New technologies for basic education and literacy Multi-lingual interventions in India and South Africa. IIEP/UNESCO Summer School 2009 Paris, 30 July 2009. Prof. Dan Wagner, Visiting Expert, IIEP International Literacy Institute University of Pennsylvania firstname.lastname@example.org
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Multi-lingual interventions in India and South Africa
IIEP/UNESCO Summer School 2009
Paris, 30 July 2009
Prof. Dan Wagner, Visiting Expert, IIEP
International Literacy Institute
University of Pennsylvania
a. What is ICT4D?
b. Why do this work?
Is it this?
Many policy-makers say impossible, because…
-> Current evidence suggests the contrary (see later).
…But there are R&D questions as well, such as…
Overall Global ICT Spending
ICT Spending by Region
In poor (and ‘fragile’) countries, more the half the population may be illiterate or low-literate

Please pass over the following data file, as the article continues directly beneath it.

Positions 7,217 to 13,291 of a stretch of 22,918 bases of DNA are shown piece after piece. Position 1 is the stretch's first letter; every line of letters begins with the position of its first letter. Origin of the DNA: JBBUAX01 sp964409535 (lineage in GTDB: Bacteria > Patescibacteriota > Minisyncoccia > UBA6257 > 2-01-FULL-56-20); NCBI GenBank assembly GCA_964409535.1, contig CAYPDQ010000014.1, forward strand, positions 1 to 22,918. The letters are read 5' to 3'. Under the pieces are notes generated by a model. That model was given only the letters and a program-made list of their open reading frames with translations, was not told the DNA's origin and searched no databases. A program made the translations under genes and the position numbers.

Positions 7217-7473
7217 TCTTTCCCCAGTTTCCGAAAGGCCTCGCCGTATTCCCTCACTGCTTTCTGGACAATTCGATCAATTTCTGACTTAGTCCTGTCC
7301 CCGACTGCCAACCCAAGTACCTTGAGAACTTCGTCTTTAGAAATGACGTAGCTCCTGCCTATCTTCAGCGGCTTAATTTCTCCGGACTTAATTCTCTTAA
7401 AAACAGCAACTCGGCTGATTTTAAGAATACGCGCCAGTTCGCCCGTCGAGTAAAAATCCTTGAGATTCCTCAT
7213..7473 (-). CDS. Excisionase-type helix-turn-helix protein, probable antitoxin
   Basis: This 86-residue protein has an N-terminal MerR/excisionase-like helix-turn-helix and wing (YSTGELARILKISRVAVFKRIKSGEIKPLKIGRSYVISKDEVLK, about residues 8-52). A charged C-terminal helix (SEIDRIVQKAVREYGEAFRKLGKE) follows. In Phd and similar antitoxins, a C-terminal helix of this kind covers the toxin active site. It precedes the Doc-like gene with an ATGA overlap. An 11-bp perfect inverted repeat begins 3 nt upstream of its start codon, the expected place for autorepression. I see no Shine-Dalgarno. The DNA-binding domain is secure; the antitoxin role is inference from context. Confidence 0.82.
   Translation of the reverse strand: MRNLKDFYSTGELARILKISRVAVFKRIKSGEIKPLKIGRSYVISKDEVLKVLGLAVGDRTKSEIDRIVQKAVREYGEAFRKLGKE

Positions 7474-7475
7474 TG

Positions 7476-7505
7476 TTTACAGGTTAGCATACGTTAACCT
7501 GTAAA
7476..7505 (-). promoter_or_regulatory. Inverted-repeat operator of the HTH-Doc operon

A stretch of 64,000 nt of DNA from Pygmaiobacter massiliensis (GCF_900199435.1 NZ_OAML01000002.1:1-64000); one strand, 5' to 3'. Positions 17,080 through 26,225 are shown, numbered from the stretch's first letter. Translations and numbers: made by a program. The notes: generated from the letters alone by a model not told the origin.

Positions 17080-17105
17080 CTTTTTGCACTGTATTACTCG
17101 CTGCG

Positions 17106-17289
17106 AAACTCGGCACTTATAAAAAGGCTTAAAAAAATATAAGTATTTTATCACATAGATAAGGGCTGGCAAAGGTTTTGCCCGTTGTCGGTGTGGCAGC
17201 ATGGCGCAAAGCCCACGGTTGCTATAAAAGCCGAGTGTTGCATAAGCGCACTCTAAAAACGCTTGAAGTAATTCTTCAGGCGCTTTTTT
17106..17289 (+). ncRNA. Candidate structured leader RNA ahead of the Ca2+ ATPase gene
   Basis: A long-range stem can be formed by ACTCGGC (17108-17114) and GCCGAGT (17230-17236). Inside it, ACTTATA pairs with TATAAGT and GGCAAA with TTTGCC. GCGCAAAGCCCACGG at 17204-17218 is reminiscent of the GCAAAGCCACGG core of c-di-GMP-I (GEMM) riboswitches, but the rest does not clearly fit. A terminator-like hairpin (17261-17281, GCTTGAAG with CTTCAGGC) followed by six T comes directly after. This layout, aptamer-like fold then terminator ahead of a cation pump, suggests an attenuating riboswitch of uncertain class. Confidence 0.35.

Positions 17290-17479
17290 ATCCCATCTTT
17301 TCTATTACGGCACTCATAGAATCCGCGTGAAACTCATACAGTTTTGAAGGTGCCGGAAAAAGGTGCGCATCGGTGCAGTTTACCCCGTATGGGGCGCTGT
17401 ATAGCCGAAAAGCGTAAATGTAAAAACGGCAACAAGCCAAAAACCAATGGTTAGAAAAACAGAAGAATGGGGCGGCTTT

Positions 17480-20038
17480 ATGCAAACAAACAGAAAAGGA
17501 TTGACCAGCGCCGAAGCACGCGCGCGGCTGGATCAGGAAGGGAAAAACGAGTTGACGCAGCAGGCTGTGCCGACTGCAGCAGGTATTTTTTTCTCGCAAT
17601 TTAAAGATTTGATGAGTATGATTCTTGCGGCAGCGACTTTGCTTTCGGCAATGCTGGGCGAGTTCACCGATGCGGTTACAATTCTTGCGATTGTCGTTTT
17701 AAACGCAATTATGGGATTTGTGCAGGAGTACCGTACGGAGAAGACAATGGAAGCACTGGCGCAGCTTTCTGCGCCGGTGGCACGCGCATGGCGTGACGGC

For fragile states especially, 100-200 million children are out-of-school youth
02. Similarly, there is a problem of skill allocation
Youth and Adult Illiteracy Rates(15 years and older, 2000)
East Asia & Oceania
Adult Illiteracy by Gender (2004)
(15 years and older)
Our goal should be: Focus on EFA – and beware of ICT-only (focused) solutions…
India – Andhra Pradesh state
Target groups: Reaching the poorest people:
South Africa –
- Relevance of content
- High quality instruction
- Extremely “user-friendly”3. India: Empowering a multi-lingual approach
Learning rate per hour
See CD-ROM lessons
Monitoring and Evaluation of ICT in Education:
InfoDev/World Bank Handbook for Developing Countries
The launch of the BFI in Andhra Pradesh, 2003